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Showing results for tags 'DHC6'.
It has been in the stash for more than a year (actually, I don’t have a lot of kits in my stash). After deliberating what livery should I use for the twin otter and given the ones that are available in the market, I have finally decided that I shall build it with the “FlyBe” livery and set it in a sandy beach scene. Saw the decal in 26decals but they don’t deliver to Singapore! I was puzzled by this when they can deliver to some places in big Africa but not a modern city at the cross road between Asia and Europe. An email and begging Ray from 26 decals sorted out this shipment. Ray was kind to ship to Singapore citing the reason for not doing so was bad experience of non delivery. So, the decal finally arrived and It got me itching to start another in progress build although I have a few in the midst of building or waiting. The kit details are quite nice but shows a lot of flash. I understand from this forum that the front windscreen and door pillar need some modifications and I am not prepared to pay for a resin replacement part. The plan now is to mod the pillar with good old cut, sand, fill and whatever it takes to make the looks. I want to open the cabin door, so I would need to build the interior too. Hopefully I can find some passenger figures for this. Any recommendations would be helpful. I shall start tonight.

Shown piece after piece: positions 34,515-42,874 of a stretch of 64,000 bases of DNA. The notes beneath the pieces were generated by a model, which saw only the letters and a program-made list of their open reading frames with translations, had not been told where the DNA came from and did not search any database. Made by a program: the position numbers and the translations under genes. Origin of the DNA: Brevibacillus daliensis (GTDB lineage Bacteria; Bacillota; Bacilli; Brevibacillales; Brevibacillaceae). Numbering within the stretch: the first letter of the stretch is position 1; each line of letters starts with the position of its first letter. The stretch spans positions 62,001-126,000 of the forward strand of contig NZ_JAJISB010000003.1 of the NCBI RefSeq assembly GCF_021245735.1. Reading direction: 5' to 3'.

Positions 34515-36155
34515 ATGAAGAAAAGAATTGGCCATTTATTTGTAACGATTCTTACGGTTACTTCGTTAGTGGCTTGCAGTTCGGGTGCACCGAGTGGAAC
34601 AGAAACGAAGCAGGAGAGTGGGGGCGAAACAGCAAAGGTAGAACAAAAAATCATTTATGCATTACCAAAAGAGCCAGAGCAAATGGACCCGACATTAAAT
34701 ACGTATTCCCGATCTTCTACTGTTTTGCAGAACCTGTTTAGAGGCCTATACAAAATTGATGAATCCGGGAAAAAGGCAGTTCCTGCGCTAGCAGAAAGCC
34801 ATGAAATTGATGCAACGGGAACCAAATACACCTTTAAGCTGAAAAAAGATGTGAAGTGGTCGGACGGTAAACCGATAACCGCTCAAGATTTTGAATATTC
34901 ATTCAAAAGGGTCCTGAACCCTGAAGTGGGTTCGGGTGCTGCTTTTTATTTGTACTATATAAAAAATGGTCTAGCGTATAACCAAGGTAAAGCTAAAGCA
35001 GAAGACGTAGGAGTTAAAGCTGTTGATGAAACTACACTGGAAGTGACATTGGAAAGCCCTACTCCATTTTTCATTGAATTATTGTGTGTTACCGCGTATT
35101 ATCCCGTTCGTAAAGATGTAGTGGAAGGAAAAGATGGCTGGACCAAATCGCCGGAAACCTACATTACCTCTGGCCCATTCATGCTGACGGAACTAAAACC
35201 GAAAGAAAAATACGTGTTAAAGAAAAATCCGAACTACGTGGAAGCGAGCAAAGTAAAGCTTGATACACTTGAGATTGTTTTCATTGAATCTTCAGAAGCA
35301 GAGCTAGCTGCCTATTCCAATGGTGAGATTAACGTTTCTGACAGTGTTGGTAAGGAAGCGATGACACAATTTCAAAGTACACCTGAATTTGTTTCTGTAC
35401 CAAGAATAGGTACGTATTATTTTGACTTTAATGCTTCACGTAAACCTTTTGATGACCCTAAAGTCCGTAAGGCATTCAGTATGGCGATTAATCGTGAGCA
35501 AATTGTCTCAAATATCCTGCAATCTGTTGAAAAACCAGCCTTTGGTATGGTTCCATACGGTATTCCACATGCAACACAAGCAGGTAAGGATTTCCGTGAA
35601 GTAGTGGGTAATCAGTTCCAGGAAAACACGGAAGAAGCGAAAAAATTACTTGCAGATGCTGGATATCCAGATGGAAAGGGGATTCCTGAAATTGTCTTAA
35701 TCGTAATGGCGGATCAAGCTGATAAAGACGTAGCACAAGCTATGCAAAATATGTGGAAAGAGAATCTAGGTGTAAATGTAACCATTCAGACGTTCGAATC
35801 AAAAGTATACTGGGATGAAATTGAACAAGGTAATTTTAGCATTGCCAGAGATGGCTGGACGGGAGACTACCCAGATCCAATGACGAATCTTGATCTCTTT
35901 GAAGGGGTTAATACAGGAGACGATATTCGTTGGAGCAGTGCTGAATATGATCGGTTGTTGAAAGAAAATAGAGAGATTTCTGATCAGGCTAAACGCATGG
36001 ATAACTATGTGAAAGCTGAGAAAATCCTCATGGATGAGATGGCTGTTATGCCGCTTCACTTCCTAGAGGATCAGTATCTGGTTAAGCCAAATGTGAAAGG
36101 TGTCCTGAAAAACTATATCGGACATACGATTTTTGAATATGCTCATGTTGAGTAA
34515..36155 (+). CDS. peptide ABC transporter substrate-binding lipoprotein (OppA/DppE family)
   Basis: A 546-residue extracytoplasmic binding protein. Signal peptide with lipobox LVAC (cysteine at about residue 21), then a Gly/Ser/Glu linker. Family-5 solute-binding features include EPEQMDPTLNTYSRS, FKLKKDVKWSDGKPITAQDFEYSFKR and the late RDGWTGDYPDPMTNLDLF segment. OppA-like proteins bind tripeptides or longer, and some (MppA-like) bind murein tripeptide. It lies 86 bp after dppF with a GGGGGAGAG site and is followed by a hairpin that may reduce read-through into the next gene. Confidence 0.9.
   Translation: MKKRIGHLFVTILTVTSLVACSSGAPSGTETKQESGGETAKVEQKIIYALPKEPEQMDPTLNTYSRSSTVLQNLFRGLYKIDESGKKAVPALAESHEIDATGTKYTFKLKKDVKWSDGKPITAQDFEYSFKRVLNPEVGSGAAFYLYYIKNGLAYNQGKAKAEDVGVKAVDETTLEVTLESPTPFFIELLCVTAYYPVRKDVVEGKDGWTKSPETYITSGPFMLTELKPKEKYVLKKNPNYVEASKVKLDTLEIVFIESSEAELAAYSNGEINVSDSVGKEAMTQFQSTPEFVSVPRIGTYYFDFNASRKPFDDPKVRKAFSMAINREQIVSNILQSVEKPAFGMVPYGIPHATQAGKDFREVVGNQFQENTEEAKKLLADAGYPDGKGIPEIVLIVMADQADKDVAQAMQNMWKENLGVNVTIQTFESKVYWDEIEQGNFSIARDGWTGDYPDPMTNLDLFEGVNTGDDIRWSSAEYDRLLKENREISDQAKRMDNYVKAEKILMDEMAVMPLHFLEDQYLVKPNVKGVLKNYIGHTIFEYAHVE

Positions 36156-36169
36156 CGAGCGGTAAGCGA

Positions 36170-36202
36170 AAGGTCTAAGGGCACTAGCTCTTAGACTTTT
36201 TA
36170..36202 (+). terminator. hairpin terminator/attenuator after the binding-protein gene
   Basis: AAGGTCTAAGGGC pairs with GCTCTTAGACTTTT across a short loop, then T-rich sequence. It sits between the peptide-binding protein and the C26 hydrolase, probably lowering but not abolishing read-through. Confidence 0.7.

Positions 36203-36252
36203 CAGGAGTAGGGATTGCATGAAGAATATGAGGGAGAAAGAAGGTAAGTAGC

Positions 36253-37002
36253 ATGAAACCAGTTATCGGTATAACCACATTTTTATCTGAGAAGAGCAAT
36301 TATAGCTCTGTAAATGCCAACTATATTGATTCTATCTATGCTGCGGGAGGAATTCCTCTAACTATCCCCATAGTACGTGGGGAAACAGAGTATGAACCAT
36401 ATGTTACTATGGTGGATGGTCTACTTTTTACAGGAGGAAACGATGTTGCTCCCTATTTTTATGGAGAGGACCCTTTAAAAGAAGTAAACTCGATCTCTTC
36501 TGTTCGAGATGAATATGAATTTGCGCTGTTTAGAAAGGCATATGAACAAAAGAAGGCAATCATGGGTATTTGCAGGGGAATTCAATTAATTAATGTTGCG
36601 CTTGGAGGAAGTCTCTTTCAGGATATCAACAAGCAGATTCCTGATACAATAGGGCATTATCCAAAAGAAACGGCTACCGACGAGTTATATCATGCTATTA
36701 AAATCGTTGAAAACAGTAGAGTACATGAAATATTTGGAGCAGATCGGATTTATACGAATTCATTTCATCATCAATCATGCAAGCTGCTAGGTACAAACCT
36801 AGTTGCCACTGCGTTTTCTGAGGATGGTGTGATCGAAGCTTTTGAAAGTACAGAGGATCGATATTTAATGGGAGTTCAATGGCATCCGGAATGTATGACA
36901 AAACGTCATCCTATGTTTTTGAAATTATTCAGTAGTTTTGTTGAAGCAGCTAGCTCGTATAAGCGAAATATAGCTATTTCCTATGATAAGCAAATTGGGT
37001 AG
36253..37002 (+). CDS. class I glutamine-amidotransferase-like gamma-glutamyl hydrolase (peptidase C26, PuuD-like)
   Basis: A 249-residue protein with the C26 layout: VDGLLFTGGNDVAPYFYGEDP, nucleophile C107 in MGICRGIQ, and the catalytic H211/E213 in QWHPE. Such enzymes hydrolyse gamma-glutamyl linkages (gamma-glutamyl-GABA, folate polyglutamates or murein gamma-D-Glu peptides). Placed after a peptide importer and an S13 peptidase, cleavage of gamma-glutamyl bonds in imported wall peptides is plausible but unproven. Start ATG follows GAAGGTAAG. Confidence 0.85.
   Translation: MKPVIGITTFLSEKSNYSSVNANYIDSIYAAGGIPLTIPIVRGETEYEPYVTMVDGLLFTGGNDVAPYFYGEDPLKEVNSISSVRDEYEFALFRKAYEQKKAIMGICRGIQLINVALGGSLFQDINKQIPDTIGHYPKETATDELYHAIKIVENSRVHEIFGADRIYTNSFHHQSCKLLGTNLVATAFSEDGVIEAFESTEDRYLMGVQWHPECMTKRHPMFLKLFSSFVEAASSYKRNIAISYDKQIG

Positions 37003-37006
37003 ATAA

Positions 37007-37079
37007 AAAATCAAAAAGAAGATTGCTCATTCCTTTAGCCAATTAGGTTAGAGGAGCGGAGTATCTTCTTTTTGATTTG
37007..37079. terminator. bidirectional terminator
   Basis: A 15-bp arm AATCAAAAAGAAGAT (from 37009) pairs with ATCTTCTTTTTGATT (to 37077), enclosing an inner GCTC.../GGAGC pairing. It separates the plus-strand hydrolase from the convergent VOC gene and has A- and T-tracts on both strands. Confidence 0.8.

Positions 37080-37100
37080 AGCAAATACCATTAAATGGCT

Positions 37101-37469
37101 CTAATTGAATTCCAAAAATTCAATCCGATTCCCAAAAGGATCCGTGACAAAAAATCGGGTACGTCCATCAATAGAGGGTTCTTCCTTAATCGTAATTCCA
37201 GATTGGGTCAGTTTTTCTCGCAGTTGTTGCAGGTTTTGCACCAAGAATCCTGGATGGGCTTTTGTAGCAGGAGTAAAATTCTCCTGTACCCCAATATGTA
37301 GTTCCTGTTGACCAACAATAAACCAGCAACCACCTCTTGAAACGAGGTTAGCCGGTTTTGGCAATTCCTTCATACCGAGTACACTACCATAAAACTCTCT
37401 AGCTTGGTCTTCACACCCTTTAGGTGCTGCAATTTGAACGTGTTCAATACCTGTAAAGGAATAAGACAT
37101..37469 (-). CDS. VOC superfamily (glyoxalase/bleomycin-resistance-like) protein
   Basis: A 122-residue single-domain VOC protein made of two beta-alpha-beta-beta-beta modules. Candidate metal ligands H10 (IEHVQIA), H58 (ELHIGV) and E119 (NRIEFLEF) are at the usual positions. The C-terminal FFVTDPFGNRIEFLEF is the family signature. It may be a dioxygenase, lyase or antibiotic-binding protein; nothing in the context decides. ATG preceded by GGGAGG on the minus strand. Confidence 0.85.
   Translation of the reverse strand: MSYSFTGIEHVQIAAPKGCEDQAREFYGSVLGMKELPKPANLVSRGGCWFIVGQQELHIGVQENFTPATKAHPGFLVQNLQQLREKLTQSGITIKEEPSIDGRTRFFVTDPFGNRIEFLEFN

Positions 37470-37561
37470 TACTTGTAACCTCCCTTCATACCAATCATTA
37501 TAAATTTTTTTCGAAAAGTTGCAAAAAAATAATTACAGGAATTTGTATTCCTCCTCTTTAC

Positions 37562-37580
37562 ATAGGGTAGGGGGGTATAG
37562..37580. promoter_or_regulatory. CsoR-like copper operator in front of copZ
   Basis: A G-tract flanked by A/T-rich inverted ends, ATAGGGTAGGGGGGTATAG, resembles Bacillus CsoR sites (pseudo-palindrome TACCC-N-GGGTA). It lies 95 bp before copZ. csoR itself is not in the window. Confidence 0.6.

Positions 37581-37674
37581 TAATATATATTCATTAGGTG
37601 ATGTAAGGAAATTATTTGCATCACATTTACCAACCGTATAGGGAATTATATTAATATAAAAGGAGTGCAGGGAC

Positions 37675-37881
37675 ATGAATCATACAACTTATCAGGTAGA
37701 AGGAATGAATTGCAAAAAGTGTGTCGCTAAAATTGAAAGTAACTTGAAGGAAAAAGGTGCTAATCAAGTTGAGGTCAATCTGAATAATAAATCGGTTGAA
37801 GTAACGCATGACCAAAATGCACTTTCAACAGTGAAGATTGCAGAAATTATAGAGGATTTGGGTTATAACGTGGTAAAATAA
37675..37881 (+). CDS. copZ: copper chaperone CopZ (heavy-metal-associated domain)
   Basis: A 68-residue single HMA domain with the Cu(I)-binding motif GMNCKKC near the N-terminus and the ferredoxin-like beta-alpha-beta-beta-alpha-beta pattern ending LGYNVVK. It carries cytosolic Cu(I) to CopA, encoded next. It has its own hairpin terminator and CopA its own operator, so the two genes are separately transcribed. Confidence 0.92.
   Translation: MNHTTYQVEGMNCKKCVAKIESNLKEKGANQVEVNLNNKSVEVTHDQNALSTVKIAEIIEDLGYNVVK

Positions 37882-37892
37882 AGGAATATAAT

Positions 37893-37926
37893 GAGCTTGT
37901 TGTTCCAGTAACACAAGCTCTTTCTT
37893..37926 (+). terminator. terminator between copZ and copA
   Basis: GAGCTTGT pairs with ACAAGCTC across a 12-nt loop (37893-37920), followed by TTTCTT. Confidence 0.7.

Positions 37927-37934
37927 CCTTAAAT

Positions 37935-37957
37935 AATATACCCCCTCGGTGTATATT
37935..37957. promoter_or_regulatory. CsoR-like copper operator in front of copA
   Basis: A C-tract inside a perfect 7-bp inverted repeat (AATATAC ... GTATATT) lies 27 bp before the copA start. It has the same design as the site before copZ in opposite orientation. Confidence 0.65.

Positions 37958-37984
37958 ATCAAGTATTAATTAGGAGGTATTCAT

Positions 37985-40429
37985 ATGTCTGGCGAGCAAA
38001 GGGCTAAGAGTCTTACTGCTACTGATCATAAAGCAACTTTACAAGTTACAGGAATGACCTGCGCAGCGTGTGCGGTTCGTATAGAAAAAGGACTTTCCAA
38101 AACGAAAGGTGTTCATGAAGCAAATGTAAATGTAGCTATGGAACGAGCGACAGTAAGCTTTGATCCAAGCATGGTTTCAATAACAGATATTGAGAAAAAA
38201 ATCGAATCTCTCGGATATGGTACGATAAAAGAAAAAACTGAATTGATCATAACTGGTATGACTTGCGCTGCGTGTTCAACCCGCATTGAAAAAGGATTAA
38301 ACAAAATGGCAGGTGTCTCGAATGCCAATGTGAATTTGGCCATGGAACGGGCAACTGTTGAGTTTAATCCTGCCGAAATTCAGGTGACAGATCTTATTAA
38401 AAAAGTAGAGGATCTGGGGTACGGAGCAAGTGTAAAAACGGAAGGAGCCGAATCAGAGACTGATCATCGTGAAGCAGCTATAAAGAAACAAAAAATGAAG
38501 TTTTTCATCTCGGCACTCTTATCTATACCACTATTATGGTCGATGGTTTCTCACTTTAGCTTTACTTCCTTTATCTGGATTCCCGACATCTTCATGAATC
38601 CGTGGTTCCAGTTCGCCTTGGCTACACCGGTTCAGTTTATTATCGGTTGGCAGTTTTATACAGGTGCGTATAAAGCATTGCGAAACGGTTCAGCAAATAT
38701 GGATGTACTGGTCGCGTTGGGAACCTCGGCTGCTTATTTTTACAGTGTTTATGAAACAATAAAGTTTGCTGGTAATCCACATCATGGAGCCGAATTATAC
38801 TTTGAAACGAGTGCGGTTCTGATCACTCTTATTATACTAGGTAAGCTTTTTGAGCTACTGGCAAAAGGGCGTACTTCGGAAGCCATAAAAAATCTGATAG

I decided to combine a current 'civil aircraft' streak with taking a kick back at bleak winter, by doing Revell's (ex-Matchbox) lovely little 1/72 DHC6 Twin Otter, with bright tropical markings suggestive of sunshine, balmy breezes, steel drums...and perhaps a few rum-laced libations. I have never built the kit before, but multiple online reviews uniformly laud it as one of Matchbox's very best late efforts, with much more subtle surface detail than their generally-well-earned reputation for 'trench'-style panel lines would suggest. I have what I believe is the most current boxing from Revell Germany, with markings for the Swiss Topographic Office: The kit still comes with its original options of long or short nose, and floats and skis for the landing gear. All of those will go into the spares box except the long nose. I began by sanding off the molded-in raised panels---what I presume are wind deflectors of some sort---adjacent to the forward cabin window on each side, since the photo I'm working from shows these locations as flush panels. The kit has a reasonably well-appointed cockpit...but nothing at all for the cabin between the cockpit and aft fuselage bulkhead. The clear cabin windows are fairly thick and non-optical...but there are a lot of them...so I opted to rough out a very basic interior, consisting of a simple floor and seats made up mainly from scrap left over from my last project. The seats will be painted a dark color, so no real detail was needed: I just wanted 'seat shapes' to be visible through the plentiful cabin windows. As to these windows...they started the project off with a truly delightful surprise. As I said, they're rather thick...but the fit to the fuselage is better, bar none, than any similar kit I've built in my 5+ decades in the hobby. The windows are molded individually, so there's no 'mounting strip' to obstruct the fit (as they typically seem to do); and best of all, they are cleanly beveled to match the fuselage openings. All I had to do was lay each piece in its little cut-out, and hit the corner with the slightest touch of Tamiya Extra-Thin; the cement wicked cleanly and perfectly around each rim, leaving no worry about water-based clear adhesives weakening and windows possibly popping loose in mid-project, or while trying to mask. That's it for the present. Thanks for looking in.